Babies who weigh very little at birth, usually born significantly before their due date, are surviving infancy more often than they used to, and doctors are beginning to pay more attention to how they develop as they get older. These babies are more susceptible to a host of complications including infections because their bodies are not yet fully grown. Researchers from all over the country conducted a study of more than 6,000 infants to see if infections in infancy stunted their development later in life.
What the researchers wanted to know: Do infections just after birth cause problems for low-birth-weight babies later in life?
What they did: The researchers examined more than 6,000 babies who weighed less than 2.2 pounds at birth and kept track of how many got an infection, such as sepsis or meningitis, right after they were born and were still in the hospital. They followed up when the babies were between 18 and 22 months old and interviewed each baby's mother, tested the baby's mental abilities, examined the baby's vision and hearing, and took vital statistics.
What they found: Children who had gotten an infection as infants were more likely to have developmental problems later in life than those who hadn't, including severe problems like vision deterioration and cerebral palsy. Overall, 65 percent of the low-birth-weight babies came down with an infection shortly after they were born, and 43 percent of the infected infants had neurodevelopmental problems. By contrast, 29 percent of the babies who did not have infections developed neurodevelopmental problems.
What it means to you: Parents of premature babies can face many challenges, including the babies' risk of neurological problems. As an accompanying editorial suggests, one of the ways to reduce the risk of these problems might be to watch for and aggressively treat infections in preemies. Infections that attack the central nervous system, such as meningitis, seemed to affect babies the most, probably because they interfere with neurological development.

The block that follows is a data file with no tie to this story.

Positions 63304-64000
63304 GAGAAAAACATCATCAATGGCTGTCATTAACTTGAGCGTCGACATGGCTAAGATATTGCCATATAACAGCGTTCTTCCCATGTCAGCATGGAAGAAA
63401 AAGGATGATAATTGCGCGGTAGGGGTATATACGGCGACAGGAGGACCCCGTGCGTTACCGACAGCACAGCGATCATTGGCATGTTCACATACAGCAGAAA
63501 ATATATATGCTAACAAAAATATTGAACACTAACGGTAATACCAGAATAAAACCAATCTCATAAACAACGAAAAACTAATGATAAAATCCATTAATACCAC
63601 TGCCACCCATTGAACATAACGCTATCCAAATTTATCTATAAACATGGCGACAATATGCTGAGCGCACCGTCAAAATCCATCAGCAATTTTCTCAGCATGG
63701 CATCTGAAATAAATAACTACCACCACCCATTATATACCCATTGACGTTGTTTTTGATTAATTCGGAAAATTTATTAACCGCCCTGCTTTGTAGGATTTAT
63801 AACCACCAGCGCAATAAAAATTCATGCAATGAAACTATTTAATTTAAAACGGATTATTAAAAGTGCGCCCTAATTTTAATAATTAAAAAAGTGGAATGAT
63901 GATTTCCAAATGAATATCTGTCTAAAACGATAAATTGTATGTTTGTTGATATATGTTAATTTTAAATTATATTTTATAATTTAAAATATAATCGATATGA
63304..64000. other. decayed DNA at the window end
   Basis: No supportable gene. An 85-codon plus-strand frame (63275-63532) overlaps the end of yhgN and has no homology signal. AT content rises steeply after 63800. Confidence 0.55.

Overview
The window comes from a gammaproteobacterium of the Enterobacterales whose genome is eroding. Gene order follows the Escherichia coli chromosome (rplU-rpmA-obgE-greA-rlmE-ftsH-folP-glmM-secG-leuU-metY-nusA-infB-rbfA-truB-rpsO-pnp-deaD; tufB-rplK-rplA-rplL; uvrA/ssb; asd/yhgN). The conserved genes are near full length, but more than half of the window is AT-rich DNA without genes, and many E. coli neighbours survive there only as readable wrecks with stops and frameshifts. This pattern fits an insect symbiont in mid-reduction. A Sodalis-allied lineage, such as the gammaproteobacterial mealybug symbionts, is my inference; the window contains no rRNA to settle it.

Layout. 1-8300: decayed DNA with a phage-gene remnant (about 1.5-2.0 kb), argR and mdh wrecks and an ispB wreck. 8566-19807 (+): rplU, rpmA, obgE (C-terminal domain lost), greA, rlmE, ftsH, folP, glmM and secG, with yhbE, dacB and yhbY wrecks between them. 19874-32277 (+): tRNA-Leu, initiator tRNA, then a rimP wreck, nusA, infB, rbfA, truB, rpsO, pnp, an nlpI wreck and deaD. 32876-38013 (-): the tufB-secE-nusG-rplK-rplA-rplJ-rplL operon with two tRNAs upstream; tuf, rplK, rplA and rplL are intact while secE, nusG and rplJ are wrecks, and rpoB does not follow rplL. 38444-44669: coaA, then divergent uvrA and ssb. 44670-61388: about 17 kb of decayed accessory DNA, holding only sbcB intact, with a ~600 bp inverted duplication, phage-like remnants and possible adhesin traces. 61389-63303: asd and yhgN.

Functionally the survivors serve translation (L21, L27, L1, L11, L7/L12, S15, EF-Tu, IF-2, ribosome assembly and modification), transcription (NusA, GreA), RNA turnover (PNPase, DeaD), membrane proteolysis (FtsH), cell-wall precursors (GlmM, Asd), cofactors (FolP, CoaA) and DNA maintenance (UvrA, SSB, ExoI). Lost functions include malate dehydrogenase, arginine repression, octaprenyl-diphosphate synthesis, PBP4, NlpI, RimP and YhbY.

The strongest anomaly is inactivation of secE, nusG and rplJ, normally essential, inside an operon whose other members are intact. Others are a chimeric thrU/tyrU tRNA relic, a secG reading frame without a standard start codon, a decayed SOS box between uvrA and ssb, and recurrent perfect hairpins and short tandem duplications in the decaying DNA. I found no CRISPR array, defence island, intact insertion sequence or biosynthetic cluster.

Caveats: The researchers followed up with the babies only once after they left the hospital, so developmental problems may have worked themselves out over time or new problems may have developed that the researchers didn't catch.
Find out more: The Neonatal Research Network, which sponsored this study, has an information page for families with low-birth-weight babies. Another good site is found on the University of Wisconsin's Department of Pediatrics Web page; click on the topics on the left side of the page for more information,
Read the article: Stoll, B. J., et al. "Neurodevelopmental and Growth Impairment Among Extremely Low-Birth-Weight Infants With Neonatal Infection." Journal of the American Medical Association. Nov. 17, 2004, Vol. 292, No. 19, pp. 23572365.
Editorial: Msall, M.& E. "Developmental Vulnerability and Resilience in Extremely Preterm Infants." Journal of the American Medical Association. Nov. 17, 2004, Vol. 292, No. 19, pp. 23992401.
Abstract online: http://jama.ama-assn.org/cgi/content/abstract/292/19/2357
Editorial extract online: http://jama.ama-assn.org/cgi/content/extract/292/19/2399